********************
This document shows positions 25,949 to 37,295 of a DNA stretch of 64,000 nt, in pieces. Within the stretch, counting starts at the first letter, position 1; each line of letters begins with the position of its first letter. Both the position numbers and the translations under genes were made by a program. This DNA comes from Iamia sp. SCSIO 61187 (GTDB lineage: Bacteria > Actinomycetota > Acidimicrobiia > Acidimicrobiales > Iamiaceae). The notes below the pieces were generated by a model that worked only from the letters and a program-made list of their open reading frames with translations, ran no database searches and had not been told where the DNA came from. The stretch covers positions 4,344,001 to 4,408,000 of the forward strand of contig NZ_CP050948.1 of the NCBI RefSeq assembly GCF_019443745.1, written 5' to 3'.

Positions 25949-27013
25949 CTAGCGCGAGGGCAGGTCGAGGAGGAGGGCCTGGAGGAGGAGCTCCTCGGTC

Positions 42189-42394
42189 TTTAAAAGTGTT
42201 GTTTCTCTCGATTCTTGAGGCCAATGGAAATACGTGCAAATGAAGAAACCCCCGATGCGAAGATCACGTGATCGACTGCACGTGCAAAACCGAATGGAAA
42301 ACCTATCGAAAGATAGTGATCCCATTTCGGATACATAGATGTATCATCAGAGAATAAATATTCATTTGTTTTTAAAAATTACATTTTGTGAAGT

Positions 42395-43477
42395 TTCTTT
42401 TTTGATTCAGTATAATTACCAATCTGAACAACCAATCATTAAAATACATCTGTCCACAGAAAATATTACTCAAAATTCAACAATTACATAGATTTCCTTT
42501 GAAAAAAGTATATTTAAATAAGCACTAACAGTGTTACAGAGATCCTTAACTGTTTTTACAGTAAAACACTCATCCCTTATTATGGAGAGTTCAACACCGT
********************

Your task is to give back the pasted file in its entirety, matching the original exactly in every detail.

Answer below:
This document shows positions 25,949 to 37,295 of a DNA stretch of 64,000 nt, in pieces. Within the stretch, counting starts at the first letter, position 1; each line of letters begins with the position of its first letter. Both the position numbers and the translations under genes were made by a program. This DNA comes from Iamia sp. SCSIO 61187 (GTDB lineage: Bacteria > Actinomycetota > Acidimicrobiia > Acidimicrobiales > Iamiaceae). The notes below the pieces were generated by a model that worked only from the letters and a program-made list of their open reading frames with translations, ran no database searches and had not been told where the DNA came from. The stretch covers positions 4,344,001 to 4,408,000 of the forward strand of contig NZ_CP050948.1 of the NCBI RefSeq assembly GCF_019443745.1, written 5' to 3'.

Positions 25949-27013
25949 CTAGCGCGAGGGCAGGTCGAGGAGGAGGGCCTGGAGGAGGAGCTCCTCGGTC

Positions 42189-42394
42189 TTTAAAAGTGTT
42201 GTTTCTCTCGATTCTTGAGGCCAATGGAAATACGTGCAAATGAAGAAACCCCCGATGCGAAGATCACGTGATCGACTGCACGTGCAAAACCGAATGGAAA
42301 ACCTATCGAAAGATAGTGATCCCATTTCGGATACATAGATGTATCATCAGAGAATAAATATTCATTTGTTTTTAAAAATTACATTTTGTGAAGT

Positions 42395-43477
42395 TTCTTT
42401 TTTGATTCAGTATAATTACCAATCTGAACAACCAATCATTAAAATACATCTGTCCACAGAAAATATTACTCAAAATTCAACAATTACATAGATTTCCTTT
42501 GAAAAAAGTATATTTAAATAAGCACTAACAGTGTTACAGAGATCCTTAACTGTTTTTACAGTAAAACACTCATCCCTTATTATGGAGAGTTCAACACCGT